Menu

Education Today Logo

Anemones fight back against reef bleaching

News Image

They’re strong silent types anemones and they’re fighting back against high temperatures and bleaching.

Anemones’ ability to keep producing venom gives them an edge in surviving long-term changes to marine environments, Australian marine biology experts say.

‘Saving Nemo’ researchers at Flinders University have described the effects of extreme heatwaves and bleaching on anemone – the natural home of clownfish – showing they are not immune from climate change on our coral reefs.

“The loss of symbiotic photosynthetic algae under extreme climatic conditions causes whitening in colour, loss of internal food supply and reduction in health which can ultimately lead to death,” says Prof Karen Burke da Silva, from the College of Science and Engineering, who leads the global Saving Nemo conservation program.   

“However even under extended light-induced bleaching over five months, the sea anemone (Entacmaea quadricolor) shows remarkable resilience in maintaining venom quality and quantity to stay alive,” she says.   

Despite the environmental stressors, the study showed the struggling marine invertebrates battled on to produce enough venom to maintain nematocyst production to capture prey during falls in internal algae food sources during the bleaching.

“One of the most venomous animals in the world, already under significant ecological threat due to rising pressure on marine environments, seems to use its amazing venom production as a last line of defence against climate change,” says Burke da Silva.

“Their resilience during times of high stress will aid in the their survival and consequently the survival of dependent anemonefish.”

It is also important for the symbiotic relationship with colourful ‘Nemo’ clownfish which rely on anemone for protection and shelter.

The anemone used in the study are endemic along the north-eastern coast of Australia from Far North Queensland to North Solitary Island, NSW. They have a thermal tolerance threshold between 25°C and 27°C, with average summer temperatures in this region hovering around 26 °C.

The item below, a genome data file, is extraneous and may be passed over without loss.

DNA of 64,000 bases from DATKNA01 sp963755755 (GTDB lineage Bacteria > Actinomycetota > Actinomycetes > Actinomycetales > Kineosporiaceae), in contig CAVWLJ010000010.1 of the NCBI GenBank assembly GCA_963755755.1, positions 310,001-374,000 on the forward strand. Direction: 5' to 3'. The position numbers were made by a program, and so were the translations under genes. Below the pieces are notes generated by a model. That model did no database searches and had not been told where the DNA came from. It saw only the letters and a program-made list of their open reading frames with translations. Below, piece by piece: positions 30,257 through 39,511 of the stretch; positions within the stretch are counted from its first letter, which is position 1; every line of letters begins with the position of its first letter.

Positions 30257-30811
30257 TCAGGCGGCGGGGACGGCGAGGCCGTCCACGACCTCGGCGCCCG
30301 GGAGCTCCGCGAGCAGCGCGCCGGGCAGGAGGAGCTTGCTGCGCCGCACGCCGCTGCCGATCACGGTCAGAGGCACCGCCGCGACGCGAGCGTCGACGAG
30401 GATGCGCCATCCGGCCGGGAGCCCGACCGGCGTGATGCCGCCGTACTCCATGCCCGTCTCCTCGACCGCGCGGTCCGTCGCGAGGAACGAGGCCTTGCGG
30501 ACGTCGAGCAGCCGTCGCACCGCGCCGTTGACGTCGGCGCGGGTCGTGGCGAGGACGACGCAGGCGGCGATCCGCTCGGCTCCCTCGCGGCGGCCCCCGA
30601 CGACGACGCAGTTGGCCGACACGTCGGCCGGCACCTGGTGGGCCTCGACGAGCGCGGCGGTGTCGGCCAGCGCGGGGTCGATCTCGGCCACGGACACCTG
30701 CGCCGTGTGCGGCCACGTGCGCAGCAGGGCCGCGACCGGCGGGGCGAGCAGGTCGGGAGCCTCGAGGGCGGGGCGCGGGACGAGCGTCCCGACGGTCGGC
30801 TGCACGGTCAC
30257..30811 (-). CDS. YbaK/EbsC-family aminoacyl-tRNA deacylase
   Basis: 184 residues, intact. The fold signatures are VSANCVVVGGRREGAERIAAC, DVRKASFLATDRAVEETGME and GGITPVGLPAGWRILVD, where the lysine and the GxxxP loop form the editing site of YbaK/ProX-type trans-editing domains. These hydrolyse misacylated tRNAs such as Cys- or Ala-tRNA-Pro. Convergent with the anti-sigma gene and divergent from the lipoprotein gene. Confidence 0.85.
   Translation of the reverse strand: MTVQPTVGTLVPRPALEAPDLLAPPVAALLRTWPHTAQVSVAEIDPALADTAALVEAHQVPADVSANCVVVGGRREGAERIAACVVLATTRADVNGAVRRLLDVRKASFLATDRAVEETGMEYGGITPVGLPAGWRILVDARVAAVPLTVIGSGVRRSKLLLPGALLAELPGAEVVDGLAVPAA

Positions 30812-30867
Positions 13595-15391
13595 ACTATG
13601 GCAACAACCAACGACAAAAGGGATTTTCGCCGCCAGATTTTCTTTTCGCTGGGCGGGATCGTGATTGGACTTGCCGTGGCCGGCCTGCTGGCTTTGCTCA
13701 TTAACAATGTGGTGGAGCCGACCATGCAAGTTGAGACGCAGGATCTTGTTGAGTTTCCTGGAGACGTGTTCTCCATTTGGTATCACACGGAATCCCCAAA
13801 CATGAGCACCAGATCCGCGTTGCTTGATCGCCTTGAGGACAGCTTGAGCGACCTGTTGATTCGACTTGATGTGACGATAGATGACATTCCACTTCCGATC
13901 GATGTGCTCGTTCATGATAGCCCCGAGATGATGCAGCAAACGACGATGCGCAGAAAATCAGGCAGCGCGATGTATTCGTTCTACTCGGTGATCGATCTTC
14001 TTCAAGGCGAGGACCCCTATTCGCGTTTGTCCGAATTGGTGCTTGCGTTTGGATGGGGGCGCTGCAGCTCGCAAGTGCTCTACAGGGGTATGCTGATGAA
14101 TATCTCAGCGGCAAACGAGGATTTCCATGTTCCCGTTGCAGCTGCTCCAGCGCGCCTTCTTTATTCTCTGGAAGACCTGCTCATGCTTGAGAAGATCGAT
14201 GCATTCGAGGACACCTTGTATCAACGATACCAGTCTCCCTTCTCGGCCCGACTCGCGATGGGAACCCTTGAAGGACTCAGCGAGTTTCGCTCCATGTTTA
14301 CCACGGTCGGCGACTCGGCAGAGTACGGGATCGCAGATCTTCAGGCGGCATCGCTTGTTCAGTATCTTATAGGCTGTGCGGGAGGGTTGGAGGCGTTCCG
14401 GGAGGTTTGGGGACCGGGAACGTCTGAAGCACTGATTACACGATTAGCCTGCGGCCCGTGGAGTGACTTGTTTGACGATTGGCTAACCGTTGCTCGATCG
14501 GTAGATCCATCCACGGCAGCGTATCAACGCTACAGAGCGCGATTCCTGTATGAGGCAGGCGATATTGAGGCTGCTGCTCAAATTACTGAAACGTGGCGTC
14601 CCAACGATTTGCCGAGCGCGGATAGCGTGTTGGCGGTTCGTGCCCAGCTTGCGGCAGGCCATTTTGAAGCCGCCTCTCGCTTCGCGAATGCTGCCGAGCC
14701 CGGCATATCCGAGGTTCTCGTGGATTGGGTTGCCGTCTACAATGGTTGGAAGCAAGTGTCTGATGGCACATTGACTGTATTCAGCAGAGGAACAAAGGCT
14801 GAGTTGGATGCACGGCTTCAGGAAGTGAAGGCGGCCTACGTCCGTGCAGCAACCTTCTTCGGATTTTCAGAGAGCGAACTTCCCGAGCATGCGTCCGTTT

“This species is at risk in Australian waters, as it is within 1 °C of its thermal threshold,” the researchers conclude.

The paper, ‘The Ecological Importance of Toxicity: Sea Anemones Maintain Toxic Defence When Bleached’ has been published online in Toxins as part of a special issue Toxicological Challenges of Aquatic Toxins (MDPI).

The survival of healthy marine ecosystems is being supported by the Flinders University Saving Nemo IC-Anemone website, encouraging citizen scientists around the world to record sightings.


26 Nov 2019 | Adelaide
New Venture Institute ranked best in Asia Pacific, second year running News Image

Flinders University’s New Venture Institute (NVI) has been tapped as one of the leading university business accelerators in the latest UBI World Benchmark study. Read More

26 Nov 2019 | National
A federal jobs guarantee demanded to prevent robots destroying jobs News Image

Australians are feeling insecure about how robots will effect their livelihoods, for good reason, any number of jobs from stock trading to manufacturing have been heavily impacted by automation. Read More

26 Nov 2019 | National
Code Camp free activity for Hour of Code News Image

Hour of Code, the global movement introducing computer science to over 100 million children worldwide, is running from 9–15 December 2019 during Computer Science Education Week. Read More

26 Nov 2019 | national
Creativity and 'feeling' needed to solve novel maths problems News Image

We used to believe that you’re either creative or you’re good at maths, as it turns out to be really good at maths you have to be very creative too as intuitive non-cognitive thought processes are vital. Read More

26 Nov 2019 | International
Github helps build new generation of coders News Image

Github is the go to resource for code and students in Australia are among the biggest users of the service and that number is growing.
Read More